For the Chronic Procrastinators:
When you hear people talk about the IB programme, you’ll hear plenty about the intense rigour and demand of the course, as well as countless stories of seniors drowning in non-stop assessments. There’re always a small handful of chronic procrastinators in every batch, the majority of whom are unsurprisingly from the Year 4 IP cohort (I’m no exception). It can be very daunting hearing all that the IB has to offer, wondering how you’re going to survive when you got here studying the bare minimum and rushing last-minute work. It’s easy to tell yourself every year that this is the year you’re going to pull yourself together, “get legit” and show everyone what you’re really capable of. But of course that never happens. You wonder how you’re going to survive if you continue at this rate (or at least your Year 4 teachers do). Is it even possible to slack through IB?
Yes. Yes it is.
You’ve spent years honing your skills in the art of procrastination, and by the time you get to IB you’re already well-equipped to slack your way through anything life can throw at you. Why spent a month studying for a grade 7 when you can cram everything into one day and get a solid 5? That’s, like, 3% of the effort for 71% of the results. You know the ways of slacking inside and out, and no-one can stop you.
That’s the scariest part. No-one can stop you.
The reality is that it’s very possible to spend your 2 years in IB putting in far less work and effort than the rest of your peers and still coming out perfectly fine. Unfortunately, the IP to IB transition really doesn’t help here: on top of the lack of ‘O’ levels, you’ll find that many of the intricacies and quirks of IB (the grading system, CAS, and a very sizable chunk of the IA formats) will be familiar ground. It’s convenient, but it does breed complacency. If you’re a slacker, it’s common to hear teachers warn you that you won’t sustain, your grades will plummet and you’ll get yourself into serious trouble. But if you’ve lived much of your student life this way, you’ll know that that isn’t necessarily true, and it’s a myth that slackers always get really bad grades. (My overall grade point totals in secondary school were generally in the low-to-mid 30s but went as high as 41 – not exactly stellar but by no means bad.) Really, I think the biggest danger of procrastination is that nothing much at all will happen if you do continue to procrastinate; there’s no push factor to really force you to change.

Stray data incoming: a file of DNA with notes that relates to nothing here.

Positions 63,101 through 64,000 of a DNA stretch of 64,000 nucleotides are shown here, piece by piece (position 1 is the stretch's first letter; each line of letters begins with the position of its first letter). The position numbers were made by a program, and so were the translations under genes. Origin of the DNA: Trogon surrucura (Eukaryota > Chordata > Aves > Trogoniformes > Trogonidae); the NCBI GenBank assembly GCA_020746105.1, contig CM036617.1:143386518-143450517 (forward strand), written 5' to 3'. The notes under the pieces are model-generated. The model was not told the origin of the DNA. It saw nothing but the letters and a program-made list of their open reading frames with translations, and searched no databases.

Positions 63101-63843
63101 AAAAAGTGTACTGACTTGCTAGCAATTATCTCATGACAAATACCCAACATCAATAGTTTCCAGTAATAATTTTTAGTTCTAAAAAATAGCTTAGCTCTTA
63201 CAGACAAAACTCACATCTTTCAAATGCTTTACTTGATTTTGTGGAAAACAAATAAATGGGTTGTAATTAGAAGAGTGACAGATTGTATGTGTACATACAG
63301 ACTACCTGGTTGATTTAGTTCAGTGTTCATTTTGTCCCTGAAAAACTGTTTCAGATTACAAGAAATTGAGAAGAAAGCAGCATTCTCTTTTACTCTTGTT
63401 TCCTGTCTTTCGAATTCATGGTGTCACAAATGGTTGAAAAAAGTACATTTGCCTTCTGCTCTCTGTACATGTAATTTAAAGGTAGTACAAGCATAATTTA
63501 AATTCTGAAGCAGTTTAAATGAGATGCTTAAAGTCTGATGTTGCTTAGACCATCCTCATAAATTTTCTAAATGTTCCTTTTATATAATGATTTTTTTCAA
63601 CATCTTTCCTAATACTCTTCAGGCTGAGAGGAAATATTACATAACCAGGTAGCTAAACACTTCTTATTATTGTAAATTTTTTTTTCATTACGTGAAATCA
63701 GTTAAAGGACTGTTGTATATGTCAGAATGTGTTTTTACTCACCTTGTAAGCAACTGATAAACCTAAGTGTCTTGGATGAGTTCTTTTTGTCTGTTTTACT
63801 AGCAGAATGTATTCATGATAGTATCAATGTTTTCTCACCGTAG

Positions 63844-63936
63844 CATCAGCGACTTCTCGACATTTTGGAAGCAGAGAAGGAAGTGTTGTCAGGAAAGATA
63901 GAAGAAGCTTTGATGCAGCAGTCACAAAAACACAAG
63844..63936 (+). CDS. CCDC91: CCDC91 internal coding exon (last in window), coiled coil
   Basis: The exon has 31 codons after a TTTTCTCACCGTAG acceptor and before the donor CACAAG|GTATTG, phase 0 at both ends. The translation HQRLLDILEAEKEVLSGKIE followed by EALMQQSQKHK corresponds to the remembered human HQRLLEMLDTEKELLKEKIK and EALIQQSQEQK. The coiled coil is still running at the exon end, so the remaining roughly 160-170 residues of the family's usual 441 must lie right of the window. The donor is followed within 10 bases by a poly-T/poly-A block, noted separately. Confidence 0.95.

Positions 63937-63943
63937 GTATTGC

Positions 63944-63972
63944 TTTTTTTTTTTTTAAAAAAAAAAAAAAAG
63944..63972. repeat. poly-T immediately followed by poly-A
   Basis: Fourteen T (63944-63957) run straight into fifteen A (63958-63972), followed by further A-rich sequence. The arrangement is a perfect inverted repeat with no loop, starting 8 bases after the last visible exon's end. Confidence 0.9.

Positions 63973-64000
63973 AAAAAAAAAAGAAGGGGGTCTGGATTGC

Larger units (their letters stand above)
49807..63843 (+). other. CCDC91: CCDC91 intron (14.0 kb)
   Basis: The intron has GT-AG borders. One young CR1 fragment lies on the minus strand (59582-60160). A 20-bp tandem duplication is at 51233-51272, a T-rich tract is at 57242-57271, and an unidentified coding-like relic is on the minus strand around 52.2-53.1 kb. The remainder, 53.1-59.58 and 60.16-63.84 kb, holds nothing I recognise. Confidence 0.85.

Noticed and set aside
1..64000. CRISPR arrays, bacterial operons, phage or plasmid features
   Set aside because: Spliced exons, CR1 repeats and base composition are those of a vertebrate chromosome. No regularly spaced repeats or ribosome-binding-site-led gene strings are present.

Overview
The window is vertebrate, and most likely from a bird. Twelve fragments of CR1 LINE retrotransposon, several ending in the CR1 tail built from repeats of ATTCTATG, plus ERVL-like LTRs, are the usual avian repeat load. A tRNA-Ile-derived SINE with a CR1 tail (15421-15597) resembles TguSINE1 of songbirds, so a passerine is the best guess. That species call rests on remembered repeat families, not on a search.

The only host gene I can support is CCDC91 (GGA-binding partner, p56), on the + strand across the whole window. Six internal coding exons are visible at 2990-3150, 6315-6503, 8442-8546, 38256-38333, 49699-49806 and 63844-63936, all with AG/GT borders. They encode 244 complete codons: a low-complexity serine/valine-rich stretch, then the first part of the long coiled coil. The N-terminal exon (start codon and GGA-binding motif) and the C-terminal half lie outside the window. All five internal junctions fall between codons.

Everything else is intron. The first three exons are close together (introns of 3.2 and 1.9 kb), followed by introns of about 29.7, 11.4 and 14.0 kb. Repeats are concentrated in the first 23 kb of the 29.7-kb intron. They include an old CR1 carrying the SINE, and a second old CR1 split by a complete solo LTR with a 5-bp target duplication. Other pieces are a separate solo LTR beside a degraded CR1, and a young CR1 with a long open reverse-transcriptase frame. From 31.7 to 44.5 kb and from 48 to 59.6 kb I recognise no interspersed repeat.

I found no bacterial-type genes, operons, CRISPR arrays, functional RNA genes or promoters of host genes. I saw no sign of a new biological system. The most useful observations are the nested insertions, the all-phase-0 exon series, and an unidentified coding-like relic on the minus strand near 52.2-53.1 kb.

The real consequences are intangible, and they’re great. The stressful feeling most people get when deadlines are approaching is far worse when those deadlines have already passed, and at times I imagine it as a dark cloud looming over my head at every moment. Despite the most common excuse ever invented, it becomes genuinely very difficult to forget to do homework, and it did take a toll on my quality of life in general, especially in Year 5. In addition, the feeling of dissatisfaction most people get when they hand in work-in-progress drafts is the feeling I get with almost every piece of work I churn out. Trust me, it sucks.
To sum up, if you’re asking yourself if you can afford to slack through IB then you’re asking yourself the wrong question. You totally can, but with added stress, dissatisfaction and the opportunity cost of spending two years being less than the person you could be.
Instead ask yourself if that’s the kind of life you really want to live.
Tan Aik Hui (6.17) is from the graduating batch of 2015.